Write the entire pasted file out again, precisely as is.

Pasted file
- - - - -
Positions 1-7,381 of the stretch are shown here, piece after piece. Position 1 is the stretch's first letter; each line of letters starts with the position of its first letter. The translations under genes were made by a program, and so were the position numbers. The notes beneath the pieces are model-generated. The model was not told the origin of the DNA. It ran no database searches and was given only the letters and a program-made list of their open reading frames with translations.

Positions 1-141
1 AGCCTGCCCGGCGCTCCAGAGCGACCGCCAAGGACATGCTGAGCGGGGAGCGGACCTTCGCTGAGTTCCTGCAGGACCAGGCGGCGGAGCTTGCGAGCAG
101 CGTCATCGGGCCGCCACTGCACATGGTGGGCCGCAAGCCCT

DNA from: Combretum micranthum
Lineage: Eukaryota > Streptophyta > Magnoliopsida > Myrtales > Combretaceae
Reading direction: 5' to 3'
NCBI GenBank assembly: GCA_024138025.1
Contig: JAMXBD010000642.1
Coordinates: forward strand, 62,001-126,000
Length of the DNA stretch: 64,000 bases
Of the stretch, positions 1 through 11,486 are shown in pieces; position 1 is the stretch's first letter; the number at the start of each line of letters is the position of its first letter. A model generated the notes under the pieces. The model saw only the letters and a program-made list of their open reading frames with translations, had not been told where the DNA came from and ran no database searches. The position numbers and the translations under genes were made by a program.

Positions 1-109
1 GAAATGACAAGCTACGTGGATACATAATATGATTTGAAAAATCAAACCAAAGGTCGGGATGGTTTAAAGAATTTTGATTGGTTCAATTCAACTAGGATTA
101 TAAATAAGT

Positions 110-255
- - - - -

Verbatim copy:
Positions 1-7,381 of the stretch are shown here, piece after piece. Position 1 is the stretch's first letter; each line of letters starts with the position of its first letter. The translations under genes were made by a program, and so were the position numbers. The notes beneath the pieces are model-generated. The model was not told the origin of the DNA. It ran no database searches and was given only the letters and a program-made list of their open reading frames with translations.

Positions 1-141
1 AGCCTGCCCGGCGCTCCAGAGCGACCGCCAAGGACATGCTGAGCGGGGAGCGGACCTTCGCTGAGTTCCTGCAGGACCAGGCGGCGGAGCTTGCGAGCAG
101 CGTCATCGGGCCGCCACTGCACATGGTGGGCCGCAAGCCCT

DNA from: Combretum micranthum
Lineage: Eukaryota > Streptophyta > Magnoliopsida > Myrtales > Combretaceae
Reading direction: 5' to 3'
NCBI GenBank assembly: GCA_024138025.1
Contig: JAMXBD010000642.1
Coordinates: forward strand, 62,001-126,000
Length of the DNA stretch: 64,000 bases
Of the stretch, positions 1 through 11,486 are shown in pieces; position 1 is the stretch's first letter; the number at the start of each line of letters is the position of its first letter. A model generated the notes under the pieces. The model saw only the letters and a program-made list of their open reading frames with translations, had not been told where the DNA came from and ran no database searches. The position numbers and the translations under genes were made by a program.

Positions 1-109
1 GAAATGACAAGCTACGTGGATACATAATATGATTTGAAAAATCAAACCAAAGGTCGGGATGGTTTAAAGAATTTTGATTGGTTCAATTCAACTAGGATTA
101 TAAATAAGT

Positions 110-255